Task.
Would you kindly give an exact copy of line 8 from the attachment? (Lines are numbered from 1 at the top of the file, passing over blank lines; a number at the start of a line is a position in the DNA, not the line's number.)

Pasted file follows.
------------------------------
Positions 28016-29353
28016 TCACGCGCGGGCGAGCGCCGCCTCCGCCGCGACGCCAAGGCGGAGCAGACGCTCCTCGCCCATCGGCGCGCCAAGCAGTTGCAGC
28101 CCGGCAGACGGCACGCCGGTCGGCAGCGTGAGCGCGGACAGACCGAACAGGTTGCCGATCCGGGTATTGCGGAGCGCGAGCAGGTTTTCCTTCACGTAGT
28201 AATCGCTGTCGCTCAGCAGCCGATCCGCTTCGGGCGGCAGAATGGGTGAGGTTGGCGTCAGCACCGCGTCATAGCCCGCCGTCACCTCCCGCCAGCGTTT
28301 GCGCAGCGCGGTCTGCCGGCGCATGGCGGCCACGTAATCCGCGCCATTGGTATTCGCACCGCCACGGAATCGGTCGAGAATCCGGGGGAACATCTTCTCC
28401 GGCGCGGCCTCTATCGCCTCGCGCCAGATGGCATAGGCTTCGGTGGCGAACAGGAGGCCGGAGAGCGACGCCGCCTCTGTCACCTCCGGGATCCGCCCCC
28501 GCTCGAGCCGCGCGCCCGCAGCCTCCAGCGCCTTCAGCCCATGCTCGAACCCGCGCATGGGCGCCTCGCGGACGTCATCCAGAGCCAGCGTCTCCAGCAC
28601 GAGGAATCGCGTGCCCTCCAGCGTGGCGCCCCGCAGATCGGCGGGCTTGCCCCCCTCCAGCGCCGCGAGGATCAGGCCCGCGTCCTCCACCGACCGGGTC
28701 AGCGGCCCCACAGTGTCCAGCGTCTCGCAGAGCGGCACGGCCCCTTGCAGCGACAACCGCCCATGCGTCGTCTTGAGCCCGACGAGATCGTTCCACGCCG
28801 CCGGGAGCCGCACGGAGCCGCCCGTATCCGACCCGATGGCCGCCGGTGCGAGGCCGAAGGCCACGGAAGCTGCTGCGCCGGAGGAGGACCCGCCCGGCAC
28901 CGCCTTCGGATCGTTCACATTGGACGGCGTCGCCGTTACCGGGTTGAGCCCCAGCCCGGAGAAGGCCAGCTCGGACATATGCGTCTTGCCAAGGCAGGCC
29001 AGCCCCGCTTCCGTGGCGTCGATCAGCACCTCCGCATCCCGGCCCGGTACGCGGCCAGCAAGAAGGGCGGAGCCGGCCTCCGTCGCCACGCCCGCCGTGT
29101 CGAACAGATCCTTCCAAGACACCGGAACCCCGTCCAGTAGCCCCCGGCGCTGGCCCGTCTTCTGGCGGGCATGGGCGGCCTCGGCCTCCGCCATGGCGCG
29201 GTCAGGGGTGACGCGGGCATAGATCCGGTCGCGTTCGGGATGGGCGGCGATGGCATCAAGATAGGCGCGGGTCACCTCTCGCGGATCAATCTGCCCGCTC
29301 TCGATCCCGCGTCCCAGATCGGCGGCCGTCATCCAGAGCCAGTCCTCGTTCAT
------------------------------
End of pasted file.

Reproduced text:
28601 GAGGAATCGCGTGCCCTCCAGCGTGGCGCCCCGCAGATCGGCGGGCTTGCCCCCCTCCAGCGCCGCGAGGATCAGGCCCGCGTCCTCCACCGACCGGGTC